Write a critical summary of the paper, and make a suggestion for 1 or 2 other variables or factors that the author could have used in the paper
Include a “Lessons Learned” paragraph.
Return to work: A critical aspect of care coordination for younger
Jae Kennedy, Ph.D.a,*, Gilbert Gimm, Ph.D.b, and Elizabeth Blodgett, M.H.P.A.c
aDepartment of Health Policy and Administration, Washington State University, Spokane, WA 99210-1495, USA
bDepartment of Health Administration and Policy, George Mason University, Fairfax, VA 22030-4444, USA
cDepartment of Health Policy and Management, University of North Carolina, Chapel Hill, NC 27599-7411, USA
Background: Annual health care costs for dual eligibles now top $300 billion. Many dual eligibles are under age 65 and their needs
differ significantly from retired elderly dual eligibles. For younger dual eligibles, successful return to work is an important objective for
Objectives: To assess relative rates of dual eligibility by age group and program enrollment (SSDI or OASI), and to identify the prevalence
among these subgroups of factors associated with return to work.
Methods: Population estimates and logistic regression analysis of the 2010 Medicare Current Beneficiary Survey (MCBS).
Results: Although they make up only 16% of the total Medicare beneficiary population, disabled workers under age 65 constitute 42%
of all dual eligibles. SSDI beneficiaries under age 45 have 20 times greater odds of receiving Medicaid benefits compared to retirees
(AOR 5 19.8, 95% CI 5 16.2e24.2). The youngest dual eligible adults are more likely to work, have fewer chronic conditions, and report
better health status than other dual eligibles. However, they are more likely to report problems with obtaining health care and be dissatisfied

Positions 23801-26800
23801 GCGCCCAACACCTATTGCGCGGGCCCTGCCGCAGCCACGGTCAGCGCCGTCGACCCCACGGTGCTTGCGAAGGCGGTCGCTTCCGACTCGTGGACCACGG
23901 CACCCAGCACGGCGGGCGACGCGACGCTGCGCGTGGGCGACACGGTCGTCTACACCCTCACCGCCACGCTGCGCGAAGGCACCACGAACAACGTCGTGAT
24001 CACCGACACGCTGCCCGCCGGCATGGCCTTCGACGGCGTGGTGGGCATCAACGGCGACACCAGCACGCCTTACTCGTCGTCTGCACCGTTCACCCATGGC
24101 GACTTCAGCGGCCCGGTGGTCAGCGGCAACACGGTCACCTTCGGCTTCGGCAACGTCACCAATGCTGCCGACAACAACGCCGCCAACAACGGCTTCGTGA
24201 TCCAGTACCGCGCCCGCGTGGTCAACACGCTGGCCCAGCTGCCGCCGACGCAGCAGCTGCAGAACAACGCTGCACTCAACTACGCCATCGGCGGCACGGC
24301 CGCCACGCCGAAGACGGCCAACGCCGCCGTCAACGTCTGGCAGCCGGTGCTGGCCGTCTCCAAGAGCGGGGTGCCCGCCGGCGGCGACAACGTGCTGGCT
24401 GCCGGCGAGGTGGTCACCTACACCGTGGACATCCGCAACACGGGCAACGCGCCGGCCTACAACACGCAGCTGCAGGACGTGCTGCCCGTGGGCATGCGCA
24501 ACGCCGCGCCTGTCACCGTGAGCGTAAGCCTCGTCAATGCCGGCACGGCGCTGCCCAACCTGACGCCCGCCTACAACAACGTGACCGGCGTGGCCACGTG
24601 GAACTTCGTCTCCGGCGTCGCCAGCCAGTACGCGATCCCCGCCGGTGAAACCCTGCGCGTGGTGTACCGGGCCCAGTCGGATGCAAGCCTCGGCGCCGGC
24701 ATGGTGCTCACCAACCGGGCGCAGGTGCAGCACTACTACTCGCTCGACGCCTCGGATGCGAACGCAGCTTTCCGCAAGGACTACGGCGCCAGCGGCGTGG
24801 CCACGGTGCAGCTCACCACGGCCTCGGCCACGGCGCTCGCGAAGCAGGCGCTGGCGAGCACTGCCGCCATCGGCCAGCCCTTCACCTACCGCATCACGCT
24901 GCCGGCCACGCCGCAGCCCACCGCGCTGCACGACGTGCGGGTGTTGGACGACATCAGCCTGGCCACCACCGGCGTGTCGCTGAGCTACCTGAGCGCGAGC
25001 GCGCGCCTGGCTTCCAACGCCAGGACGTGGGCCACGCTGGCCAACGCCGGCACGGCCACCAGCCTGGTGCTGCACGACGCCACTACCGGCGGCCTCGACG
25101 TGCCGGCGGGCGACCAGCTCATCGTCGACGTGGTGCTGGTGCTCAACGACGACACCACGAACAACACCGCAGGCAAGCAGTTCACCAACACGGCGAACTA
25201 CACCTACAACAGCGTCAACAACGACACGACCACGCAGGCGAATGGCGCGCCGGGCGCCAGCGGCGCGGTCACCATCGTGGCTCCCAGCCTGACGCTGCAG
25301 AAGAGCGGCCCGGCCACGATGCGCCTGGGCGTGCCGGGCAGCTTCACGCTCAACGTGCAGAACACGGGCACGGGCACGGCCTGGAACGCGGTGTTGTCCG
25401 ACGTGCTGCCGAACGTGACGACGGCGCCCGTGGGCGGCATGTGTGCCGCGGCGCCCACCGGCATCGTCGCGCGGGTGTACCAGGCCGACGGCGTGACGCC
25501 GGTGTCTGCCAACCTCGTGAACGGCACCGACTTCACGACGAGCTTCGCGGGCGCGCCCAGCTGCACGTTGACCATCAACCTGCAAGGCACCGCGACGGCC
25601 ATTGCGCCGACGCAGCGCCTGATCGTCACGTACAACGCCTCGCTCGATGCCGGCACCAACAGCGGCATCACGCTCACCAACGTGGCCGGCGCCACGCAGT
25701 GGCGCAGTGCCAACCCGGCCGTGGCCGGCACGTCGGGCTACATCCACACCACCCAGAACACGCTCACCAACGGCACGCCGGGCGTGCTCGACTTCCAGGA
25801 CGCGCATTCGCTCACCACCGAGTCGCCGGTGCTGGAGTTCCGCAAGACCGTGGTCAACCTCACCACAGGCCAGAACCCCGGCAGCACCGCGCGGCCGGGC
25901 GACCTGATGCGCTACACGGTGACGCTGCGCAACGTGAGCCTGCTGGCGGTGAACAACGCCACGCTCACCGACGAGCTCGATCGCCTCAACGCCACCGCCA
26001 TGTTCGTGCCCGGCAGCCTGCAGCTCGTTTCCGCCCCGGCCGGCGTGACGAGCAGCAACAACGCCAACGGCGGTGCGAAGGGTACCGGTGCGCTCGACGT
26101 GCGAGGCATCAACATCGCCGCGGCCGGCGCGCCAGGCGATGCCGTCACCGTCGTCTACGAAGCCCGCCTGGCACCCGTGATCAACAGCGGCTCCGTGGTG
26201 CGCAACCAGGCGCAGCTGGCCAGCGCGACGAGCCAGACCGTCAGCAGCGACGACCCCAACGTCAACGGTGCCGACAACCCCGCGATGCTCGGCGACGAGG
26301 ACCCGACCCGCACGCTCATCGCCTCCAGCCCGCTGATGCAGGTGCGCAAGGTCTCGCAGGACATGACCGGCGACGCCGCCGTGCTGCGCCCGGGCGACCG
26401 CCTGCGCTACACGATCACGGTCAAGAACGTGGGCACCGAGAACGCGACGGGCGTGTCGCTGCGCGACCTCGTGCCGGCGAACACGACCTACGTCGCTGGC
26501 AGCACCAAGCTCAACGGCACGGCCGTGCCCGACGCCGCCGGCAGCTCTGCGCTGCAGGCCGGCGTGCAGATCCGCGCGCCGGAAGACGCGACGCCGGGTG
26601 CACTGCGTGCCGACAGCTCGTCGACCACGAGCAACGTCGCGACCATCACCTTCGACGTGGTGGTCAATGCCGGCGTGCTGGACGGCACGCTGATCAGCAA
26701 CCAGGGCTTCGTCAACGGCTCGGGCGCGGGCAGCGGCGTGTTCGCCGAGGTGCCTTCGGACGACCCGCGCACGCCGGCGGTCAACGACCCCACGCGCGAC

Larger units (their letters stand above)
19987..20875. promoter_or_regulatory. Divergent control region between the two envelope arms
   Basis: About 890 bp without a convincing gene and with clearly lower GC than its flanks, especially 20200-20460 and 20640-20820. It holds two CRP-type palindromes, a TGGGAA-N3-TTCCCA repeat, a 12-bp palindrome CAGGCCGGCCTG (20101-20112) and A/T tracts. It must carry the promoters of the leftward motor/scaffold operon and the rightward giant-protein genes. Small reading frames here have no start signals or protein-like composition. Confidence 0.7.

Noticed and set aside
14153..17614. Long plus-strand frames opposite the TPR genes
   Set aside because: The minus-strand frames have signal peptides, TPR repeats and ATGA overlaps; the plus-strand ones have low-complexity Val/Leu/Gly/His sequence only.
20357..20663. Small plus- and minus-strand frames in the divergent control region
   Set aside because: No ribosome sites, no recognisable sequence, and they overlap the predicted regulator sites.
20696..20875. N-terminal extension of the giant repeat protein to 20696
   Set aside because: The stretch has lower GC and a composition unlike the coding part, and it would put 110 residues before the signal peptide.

with the quality of the care they receive.
Conclusions: Dual eligible workers with disabilities are an important target population for coordinated services because of their high
lifetime program costs e many will receive SSDI, SSI, Medicare, and Medicaid benefits for decades. Return to work and continued employment
are important policy objectives for younger dual eligibles and should provide the greatest return in terms of reduced dependence on
federal disability programs. 2013 Elsevier Inc. All rights reserved.
Keywords: Medicaid; Medicare; SSDI; Disabled workers; Return to work; Coordinated care
The Medicare and Medicaid programs combined spend
over $300 billion annually for the 9.2 million adults who
are enrolled in both programs. Slowing the growth of these
costs is a priority for the Federal Coordinated Health Care
Office (FCHCO) and the Center for Medicare and Medicaid
Innovation (CMMI). At present, most cost-containment
efforts are focused on avoiding hospitalizations and nursing
home admissions among older dual eligibles. However,
42% of dual eligible beneficiaries are ‘‘working age’’
(i.e., under age 65) and therefore eligible for Medicare as
Social Security Disability Insurance (SSDI) beneficiaries.
This group has received relatively little research or policy
attention.1 In this paper, we show how the needs of lowincome
disabled workers can be quite different from those
of retired elderly dual eligibles.
Dual eligibles receive Medicaid coverage when they
meet state categorical and income eligibility criteria.
Although Medicaid is considered to be a ‘‘second payer’’
when there is an overlap in service coverage with Medicare,
many essential disability support services, like personal
assistance, are only covered through Medicaid. Most young
dual eligibles also receive Supplemental Security Income in
addition to SSDI benefit payments. Because they are
enrolled in at least three public programs, younger dual
eligibles represent a significant cost to the Social Security
Administration (SSA) and to states.2
Average annual Medicare and Medicaid costs incurred by
younger dual eligibles ($19,000) are slightly lower than
those incurred by older dual eligibles ($19,700), but younger
dual eligibles account for decades more of enrollment,
resulting in higher lifetime costs. Their financial assistance
Funding for this study was provided by the National Institute on
Disability and Rehabilitation Research (Grant H133G070055, Jae Kennedy,
PI) and the WA Life Sciences Discovery Fund (Grant LSDF
08-02, John Roll, PI). These agencies had no further role in study design,
in the collection, analysis and interpretation of data, or in the writing of the
* Corresponding author. Tel.: þ1 509 368 6971; fax: þ1 509 358 7984.
E-mail address: email@example.com (J. Kennedy).
1936-6574/$ – see front matter 2013 Elsevier Inc. All rights reserved.
Disability and Health Journal 6 (2013) 95e99